This July, Easter Seals and three working families who have children with disabilities are meeting with Senior White House Leaders and members of Congress to tell them about the positive outcomes for children with disabilities and their families thanks to Medicaid.
Right now, Medicaid provides critical, often life-saving, services to millions of Americans living with disabilities. Congress is considering budget proposals that would slash funding for these important programs, potentially eliminating the safety net they provide.
Easter Seals wants to reaffirm why Medicaid must not be cut. At the July meetings, our three families will share their personal stories. You can read them below.
Shannon, age almost 13
Easter Seals Central & Southeast Ohio (Columbus)
Having a child with a disability can be a full time job, and then some. Because Shannon has multiple disabilities, she was unable to take care of most, if not all, of her basic needs. Shannon's mom was her full-time caregiver, and as a result, could not work for pay outside the home.
Shannon came to Easter Seals when she was just two years old, with a primary diagnosis of Cerebral Palsy. Since then, she's received physical and occupational therapies and other services to help her walk, learn and take care of her personal needs. Easter Seals has also been there for her to help her attain new strength after her numerous surgeries. Medicaid pays for a portion of these therapies, and charitable donations to Easter Seals make up the difference.
Shannon is now a fiery 12-year-old redhead with a bright future. Today, thanks to Shannon's hard work and the dedicated staff at Easter Seals, Shannon walks with crutches and can take care of her basic needs. She goes to school with children who don't have disabilities. And, her mom is able to work 30 hours a week, part time, for pay.
Al, age 8
Easter Seals Arkansas (Little Rock)
Born with Down syndrome and a heart condition, Al was just four weeks old when an Easter Seals therapist first visited his home to help his parents learn how to care for him. At the time, James, Al's dad, was in medical residency training working 100 hours a week, and his mother, DeAnn, was receiving COBRA benefits from her former job as a registered nurse. Because of Al's many health and medical needs, DeAnn chose to leave her career to better care for her son.
When Al's young parents' private insurance benefits quickly ran out only covering 12 weeks of his therapy services Medicaid kicked in to provide the almost daily physical and occupational therapy Al needed to strengthen his muscles, as well as speech therapy to teach him to swallow and talk. And because of Medicaid, when he had pneumonia multiple times as a baby and toddler, his parents were able to provide 24-hour home care to their son so he didn't need to be hospitalized. Medicaid also helped offset the cost of his medical and home care, including diagnostic procedures and medical equipment.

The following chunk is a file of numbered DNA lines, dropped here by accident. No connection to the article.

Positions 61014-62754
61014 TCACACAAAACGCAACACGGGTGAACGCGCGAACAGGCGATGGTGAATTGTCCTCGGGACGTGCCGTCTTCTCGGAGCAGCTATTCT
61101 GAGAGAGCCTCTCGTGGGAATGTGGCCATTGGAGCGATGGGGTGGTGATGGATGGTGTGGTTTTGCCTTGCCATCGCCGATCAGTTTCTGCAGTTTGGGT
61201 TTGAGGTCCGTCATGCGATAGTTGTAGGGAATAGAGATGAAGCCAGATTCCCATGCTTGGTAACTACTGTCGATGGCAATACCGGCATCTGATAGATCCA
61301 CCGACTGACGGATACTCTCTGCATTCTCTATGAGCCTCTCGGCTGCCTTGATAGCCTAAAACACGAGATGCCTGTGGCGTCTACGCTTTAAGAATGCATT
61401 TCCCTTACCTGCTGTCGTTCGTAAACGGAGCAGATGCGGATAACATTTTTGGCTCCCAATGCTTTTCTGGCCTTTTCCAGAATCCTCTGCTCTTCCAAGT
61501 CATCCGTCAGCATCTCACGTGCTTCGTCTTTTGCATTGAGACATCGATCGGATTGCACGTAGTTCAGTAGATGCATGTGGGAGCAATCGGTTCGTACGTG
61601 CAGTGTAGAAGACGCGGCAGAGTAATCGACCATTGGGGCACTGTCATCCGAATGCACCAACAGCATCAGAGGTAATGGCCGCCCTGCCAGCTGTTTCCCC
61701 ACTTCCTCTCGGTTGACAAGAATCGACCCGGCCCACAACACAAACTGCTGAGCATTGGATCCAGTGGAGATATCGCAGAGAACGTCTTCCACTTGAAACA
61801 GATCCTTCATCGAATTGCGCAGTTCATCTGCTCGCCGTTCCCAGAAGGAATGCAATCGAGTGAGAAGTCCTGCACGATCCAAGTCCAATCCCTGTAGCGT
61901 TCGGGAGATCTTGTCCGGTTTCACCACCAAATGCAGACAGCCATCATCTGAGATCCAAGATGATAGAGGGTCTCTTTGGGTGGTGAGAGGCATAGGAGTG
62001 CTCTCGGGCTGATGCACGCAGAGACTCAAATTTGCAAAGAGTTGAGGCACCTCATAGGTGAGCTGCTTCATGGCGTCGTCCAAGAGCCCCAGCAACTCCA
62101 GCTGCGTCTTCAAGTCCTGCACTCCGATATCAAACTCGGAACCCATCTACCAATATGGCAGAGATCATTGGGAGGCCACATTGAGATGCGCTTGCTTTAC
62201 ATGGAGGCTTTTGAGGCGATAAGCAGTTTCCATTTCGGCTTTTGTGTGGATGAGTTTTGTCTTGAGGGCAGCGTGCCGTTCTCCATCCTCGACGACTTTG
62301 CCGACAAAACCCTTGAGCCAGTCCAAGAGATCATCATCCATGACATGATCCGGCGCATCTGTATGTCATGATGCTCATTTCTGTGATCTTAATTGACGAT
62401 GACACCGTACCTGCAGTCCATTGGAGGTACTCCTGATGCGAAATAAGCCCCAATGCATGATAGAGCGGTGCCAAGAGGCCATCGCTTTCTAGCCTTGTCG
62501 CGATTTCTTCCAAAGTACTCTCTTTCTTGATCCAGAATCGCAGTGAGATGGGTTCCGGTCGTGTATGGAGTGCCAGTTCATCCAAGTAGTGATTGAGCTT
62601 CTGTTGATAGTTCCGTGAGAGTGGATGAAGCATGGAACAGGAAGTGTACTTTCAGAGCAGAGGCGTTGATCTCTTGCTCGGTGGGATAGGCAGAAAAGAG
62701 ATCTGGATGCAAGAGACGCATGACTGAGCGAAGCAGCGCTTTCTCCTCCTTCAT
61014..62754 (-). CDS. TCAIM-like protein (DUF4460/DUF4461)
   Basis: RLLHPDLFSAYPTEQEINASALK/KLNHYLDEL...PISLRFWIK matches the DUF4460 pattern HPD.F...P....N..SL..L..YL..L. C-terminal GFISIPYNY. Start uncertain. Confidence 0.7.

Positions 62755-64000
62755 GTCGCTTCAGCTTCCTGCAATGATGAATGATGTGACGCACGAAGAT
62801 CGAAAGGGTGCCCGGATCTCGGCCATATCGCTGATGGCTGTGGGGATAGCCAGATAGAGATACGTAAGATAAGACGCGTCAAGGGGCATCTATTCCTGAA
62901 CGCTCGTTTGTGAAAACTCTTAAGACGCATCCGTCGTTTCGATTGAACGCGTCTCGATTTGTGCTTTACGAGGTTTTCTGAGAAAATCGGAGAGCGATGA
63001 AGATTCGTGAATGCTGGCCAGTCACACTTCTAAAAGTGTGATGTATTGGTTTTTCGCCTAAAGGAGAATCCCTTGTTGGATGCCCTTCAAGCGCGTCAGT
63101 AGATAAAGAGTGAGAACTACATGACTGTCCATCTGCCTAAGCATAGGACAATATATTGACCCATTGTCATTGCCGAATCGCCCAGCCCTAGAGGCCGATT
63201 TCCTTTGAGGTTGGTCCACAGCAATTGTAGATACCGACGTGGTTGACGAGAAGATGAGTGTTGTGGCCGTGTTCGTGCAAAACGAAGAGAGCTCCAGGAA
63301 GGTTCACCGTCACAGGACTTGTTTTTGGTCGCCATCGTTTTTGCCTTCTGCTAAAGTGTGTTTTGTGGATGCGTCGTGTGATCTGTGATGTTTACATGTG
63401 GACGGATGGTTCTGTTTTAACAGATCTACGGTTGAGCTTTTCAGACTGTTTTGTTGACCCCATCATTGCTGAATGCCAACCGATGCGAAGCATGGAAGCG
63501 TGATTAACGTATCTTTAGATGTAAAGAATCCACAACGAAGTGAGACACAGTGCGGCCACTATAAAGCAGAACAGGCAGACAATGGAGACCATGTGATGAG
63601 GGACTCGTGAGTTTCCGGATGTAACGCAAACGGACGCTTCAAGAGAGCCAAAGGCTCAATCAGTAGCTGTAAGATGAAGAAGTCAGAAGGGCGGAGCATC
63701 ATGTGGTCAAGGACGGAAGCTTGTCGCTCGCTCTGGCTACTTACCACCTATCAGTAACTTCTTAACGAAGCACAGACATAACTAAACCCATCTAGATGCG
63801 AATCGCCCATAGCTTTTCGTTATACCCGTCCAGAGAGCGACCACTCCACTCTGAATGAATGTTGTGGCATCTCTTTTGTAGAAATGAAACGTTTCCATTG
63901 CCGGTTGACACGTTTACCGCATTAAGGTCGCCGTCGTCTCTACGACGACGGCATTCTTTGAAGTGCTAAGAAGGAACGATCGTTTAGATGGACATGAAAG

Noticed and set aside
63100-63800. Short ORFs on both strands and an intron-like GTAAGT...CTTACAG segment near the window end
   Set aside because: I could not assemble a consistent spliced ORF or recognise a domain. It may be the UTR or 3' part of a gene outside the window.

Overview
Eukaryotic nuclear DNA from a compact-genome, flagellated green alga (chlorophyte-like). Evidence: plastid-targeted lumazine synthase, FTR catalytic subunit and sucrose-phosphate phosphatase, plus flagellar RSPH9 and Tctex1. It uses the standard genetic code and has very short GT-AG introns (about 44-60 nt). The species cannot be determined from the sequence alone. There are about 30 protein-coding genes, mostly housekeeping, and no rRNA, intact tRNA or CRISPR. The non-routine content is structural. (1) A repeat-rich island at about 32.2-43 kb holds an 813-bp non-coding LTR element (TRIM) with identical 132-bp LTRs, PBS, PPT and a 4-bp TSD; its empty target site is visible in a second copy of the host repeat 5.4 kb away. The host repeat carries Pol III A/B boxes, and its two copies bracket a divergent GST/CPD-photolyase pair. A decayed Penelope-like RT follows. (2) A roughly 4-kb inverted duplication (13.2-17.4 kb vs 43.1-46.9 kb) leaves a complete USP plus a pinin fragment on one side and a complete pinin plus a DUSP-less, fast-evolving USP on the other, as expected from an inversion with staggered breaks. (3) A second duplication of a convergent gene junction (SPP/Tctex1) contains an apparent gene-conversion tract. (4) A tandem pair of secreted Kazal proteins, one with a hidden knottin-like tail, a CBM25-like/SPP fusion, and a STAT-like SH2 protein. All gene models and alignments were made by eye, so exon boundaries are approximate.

As Al grew and gained enough strength, he transitioned into Easter Seals local preschool. Today Al is an active eight year old who attends public school and still receives intensive physical, occupational and speech therapy services twice a week. He is always on the go—jumping, running, climbing and learning and loves being on the local Miracle League baseball team and taking tae kwon do lessons.
"Medicaid was, and remains, the lifeline our family needed when insurance benefit limits would have made adequate therapies and medical care impossible for our son. The therapies Al continues to receive ensure his physical and mental development toward the goals of an independent and productive life in his community,“ says James.
Sisters Chelsy and Rebeka, ages 3 and 5
Easter Seals Rio Grande Valley Texas (McAllen)
Chelsy and Rebeka are sisters with special needs who live in McAllen, Texas. Both girls receive therapy to address their multiple disabilities and put them on the path to reach their developmental milestones.
Rebeka, now age five, was born prematurely and was delayed in reaching various developmental milestones. She had many medical challenges, trouble with her kidneys and lungs, didn't crawl until age two, nor could she eat any solid foods or drink water, requiring a feeding tube at a very young age. Rebeka also needed help learning to walk. While her younger sister Chelsy doesn't face as many of Rebeka's challenges, she does receive speech therapy at Easter Seals Child Development Center in her home town.
Their mom, Joselyn, says that “Medicaid is absolutely essential for my family to help our daughters gain the skills they need to be successful in life.”
Joselyn knows what its like to go without Medicaid as there are times when she earns slightly more than the qualifying limit. For example, during the last uncovered time period, their family covered a significant amount of out-of-pocket expenses to remove Rebeka's feeding tube.
“Those months without Medicaid for our family are horrible. Even if our income were to double or quadruple, we still couldn't afford to pay for all of the services our daughters need,” Joselyn adds.
The loss of Medicaid can be very challenging for families like Rebeka and Chelsy's who have to manage the added expenses that come with having a special health care need. Because both girls received the health services they need, when they need them most, each is reaching her potential. They have great futures ahead!